Equine role in disaster recovery outlined at Climate Week NYC

A working mule in the brick kiln industry of India. When animals and livestock have been part of disaster planning, communities are able to recover and rebuild their lives more quickly, equine charities say. © The Donkey Sanctuary

Two British based international equine charities have taken part in the annual Climate Week NYC for the first time, with The Donkey Sanctuary and World Horse Welfare co-hosting a virtual event on the role of working animals and disaster planning.

Their presentation “Working Animals and Climate Change – in Disaster Preparation and Relief while leaving no one behind” last week focused on the essential role working animals play in providing sustainable solutions to limit the effect of environment-related crises in mountain regions. During the two-hour event, with speakers from Portugal to Uganda, Nepal to Chile and beyond, stakeholders were invited take part in discussions about the fundamental role working equids play for mountain communities and their consideration when devising climate change adaptation and mitigation plans.

Working equids are particularly relevant in recovering from environment-related disasters, such as landslides, flooding and earthquakes in mountain areas. 

The event was held during the United Nations General Assembly 2020, with support from the UN Food and Agriculture Organisation (FAO) Mountain Partnership.

“This is the first time we have contributed to New York Climate Week,” said Ian Cawsey, Director of Policy, Advocacy & Campaigns at The Donkey Sanctuary.

“It is a great opportunity for us to continue our work highlighting the crucial role equines play in sustainable development.”

He said that in some parts of the world, where difficult terrain is aggravated by a disaster, donkeys and mules are often key to moving in aid supplies. ”And when animals and livestock have been part of disaster planning, communities are able to recover and rebuild their lives more quickly.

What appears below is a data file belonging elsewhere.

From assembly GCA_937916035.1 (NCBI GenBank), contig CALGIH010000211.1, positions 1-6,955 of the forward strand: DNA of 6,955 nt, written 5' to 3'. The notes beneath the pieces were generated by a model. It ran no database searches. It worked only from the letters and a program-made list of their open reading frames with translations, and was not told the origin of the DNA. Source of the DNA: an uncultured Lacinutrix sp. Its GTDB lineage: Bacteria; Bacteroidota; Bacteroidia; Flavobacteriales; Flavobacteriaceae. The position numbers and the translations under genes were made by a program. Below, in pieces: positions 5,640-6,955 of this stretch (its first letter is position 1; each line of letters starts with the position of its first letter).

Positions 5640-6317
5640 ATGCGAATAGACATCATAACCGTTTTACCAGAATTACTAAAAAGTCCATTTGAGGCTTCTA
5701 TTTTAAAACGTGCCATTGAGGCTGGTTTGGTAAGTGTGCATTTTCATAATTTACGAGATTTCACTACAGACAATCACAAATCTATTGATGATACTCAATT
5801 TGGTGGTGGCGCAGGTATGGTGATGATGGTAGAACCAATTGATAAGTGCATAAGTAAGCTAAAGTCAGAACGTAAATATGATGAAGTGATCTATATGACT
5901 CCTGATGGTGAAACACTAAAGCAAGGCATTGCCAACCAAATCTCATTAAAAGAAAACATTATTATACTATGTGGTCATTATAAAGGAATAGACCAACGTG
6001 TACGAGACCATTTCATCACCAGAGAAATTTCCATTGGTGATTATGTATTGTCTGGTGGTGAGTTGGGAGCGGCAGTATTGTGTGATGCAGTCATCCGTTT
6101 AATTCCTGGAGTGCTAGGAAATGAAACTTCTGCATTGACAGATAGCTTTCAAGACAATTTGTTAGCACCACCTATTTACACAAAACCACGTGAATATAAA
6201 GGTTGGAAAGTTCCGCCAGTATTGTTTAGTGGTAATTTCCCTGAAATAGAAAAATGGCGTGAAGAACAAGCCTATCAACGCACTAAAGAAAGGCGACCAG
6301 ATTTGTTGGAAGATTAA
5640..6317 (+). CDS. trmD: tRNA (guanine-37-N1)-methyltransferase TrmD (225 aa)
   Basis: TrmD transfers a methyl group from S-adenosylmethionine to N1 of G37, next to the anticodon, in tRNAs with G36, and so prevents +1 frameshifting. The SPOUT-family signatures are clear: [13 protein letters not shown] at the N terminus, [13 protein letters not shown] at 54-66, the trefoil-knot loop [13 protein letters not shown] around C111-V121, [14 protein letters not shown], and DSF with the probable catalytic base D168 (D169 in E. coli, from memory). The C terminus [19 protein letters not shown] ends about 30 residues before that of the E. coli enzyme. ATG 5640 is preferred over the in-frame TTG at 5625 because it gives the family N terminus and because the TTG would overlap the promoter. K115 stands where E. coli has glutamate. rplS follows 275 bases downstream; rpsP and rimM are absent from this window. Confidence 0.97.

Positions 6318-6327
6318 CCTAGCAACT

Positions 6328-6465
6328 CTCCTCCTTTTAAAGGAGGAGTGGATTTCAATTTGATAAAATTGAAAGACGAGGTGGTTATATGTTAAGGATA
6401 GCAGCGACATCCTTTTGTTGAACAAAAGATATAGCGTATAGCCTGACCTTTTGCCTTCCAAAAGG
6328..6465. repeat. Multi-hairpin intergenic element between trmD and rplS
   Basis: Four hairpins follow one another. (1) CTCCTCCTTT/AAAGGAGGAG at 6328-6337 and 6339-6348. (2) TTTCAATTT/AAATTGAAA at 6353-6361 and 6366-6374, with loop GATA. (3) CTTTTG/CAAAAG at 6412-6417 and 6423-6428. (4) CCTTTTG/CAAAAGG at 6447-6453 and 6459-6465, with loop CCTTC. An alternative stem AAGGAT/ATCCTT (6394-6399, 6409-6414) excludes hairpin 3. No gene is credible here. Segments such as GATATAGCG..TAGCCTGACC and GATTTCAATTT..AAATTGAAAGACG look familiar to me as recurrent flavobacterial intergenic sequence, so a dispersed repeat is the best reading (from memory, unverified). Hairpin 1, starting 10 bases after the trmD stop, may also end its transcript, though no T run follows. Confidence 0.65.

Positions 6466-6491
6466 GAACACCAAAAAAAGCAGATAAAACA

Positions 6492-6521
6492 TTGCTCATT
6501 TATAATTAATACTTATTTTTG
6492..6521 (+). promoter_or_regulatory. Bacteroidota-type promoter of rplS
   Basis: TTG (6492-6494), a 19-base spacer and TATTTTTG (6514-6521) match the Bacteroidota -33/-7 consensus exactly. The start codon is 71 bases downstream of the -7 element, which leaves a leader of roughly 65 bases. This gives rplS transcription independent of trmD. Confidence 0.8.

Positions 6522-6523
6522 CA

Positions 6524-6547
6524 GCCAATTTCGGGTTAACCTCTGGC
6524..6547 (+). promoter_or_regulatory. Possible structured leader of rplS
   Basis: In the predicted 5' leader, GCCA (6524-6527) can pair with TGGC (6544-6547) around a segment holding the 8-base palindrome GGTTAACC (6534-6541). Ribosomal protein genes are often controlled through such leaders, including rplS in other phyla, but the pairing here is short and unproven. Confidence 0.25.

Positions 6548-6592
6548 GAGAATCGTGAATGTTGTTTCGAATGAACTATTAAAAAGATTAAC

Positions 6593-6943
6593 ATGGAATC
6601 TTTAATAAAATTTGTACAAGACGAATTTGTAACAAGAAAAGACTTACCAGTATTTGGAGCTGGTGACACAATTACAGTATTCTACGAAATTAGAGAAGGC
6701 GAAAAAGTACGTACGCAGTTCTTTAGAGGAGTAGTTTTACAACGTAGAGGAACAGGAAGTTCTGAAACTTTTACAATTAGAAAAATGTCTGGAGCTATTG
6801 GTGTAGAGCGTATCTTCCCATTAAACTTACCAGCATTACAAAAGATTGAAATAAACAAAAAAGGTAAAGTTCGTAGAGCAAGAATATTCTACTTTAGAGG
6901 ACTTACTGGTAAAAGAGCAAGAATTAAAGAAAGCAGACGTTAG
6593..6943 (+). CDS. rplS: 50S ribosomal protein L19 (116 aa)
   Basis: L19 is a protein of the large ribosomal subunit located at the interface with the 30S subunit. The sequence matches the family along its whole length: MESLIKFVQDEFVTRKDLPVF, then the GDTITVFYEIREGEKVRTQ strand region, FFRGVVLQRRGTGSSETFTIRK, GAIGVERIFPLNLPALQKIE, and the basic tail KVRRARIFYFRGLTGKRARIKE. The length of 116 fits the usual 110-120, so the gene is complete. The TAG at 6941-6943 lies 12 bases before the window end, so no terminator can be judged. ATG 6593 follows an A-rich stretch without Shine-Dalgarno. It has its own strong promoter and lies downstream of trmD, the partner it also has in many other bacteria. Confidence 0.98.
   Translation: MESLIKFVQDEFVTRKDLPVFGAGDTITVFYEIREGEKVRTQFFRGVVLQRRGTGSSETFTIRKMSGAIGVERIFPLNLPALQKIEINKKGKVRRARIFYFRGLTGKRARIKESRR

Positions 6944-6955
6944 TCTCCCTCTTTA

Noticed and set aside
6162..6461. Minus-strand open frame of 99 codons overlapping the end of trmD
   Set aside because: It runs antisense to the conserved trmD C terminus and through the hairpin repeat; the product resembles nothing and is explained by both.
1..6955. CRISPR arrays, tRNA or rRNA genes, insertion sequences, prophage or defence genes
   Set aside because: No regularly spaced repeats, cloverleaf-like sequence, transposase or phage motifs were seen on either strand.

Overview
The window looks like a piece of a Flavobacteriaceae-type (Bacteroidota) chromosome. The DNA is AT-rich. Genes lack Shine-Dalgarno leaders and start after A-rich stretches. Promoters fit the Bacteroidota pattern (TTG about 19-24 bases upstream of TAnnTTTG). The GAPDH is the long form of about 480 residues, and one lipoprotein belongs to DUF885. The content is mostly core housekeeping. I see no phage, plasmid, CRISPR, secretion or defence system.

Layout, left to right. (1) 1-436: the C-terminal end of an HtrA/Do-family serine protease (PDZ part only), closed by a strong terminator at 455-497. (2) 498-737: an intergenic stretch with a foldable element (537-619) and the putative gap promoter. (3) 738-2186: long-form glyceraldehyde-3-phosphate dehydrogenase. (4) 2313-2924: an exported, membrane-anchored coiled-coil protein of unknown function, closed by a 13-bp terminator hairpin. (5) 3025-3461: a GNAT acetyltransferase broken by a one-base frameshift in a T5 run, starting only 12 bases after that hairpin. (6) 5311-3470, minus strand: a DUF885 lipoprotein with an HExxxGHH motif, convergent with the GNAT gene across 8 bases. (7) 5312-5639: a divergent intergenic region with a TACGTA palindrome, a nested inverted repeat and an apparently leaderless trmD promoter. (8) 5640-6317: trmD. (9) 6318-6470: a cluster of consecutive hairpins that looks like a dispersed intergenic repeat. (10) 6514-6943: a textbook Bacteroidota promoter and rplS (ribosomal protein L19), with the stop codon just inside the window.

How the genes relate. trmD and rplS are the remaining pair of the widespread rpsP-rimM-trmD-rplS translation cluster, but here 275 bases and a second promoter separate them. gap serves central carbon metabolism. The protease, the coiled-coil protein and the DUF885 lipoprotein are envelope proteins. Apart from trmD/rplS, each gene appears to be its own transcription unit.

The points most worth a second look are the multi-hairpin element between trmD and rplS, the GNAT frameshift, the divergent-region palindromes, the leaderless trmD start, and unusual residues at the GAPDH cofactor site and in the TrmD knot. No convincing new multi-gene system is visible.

“So our message to New York Climate Week is to understand the importance of the animals that allow you to live sustainably. The UN has agreed that working animals are “protected assets” for disaster planning. Now is the time to make it a reality.”

World Horse Welfare CEO Roly Owers said it became clear during the event just how integral working animals are to the livelihoods of so many of the more than one billion people in mountain communities. “While climate change affects everyone, it will be most acutely felt by those whose lives are so closely intertwined with the land, and working horses, donkeys and mules have long been a means of sustainably adapting to and shaping that land – and will continue to be. So it is essential that they are considered when devising policy.”

According to the Global Risks Report 2019, issued by the World Economic Forum, extreme weather events, failure of climate change mitigation and adaptation, and natural disasters top the risk list in terms of likelihood and impact.

Mountain areas represent a reliable indicator of how human-led activities affect the environment and global climate. Glaciers are melting rapidly, leaving plants and animals in a constant struggle to survive and mountain communities facing even harder conditions and circumstances.

An estimated 200 million working animals play a critical role in supporting communities in low and middle-income countries, through their contribution in both rural and urban settings for essential resource provision and growth.

Climate Week NYC is an annual event that has taken place every year since 2009, and ran from September 21 to 27.


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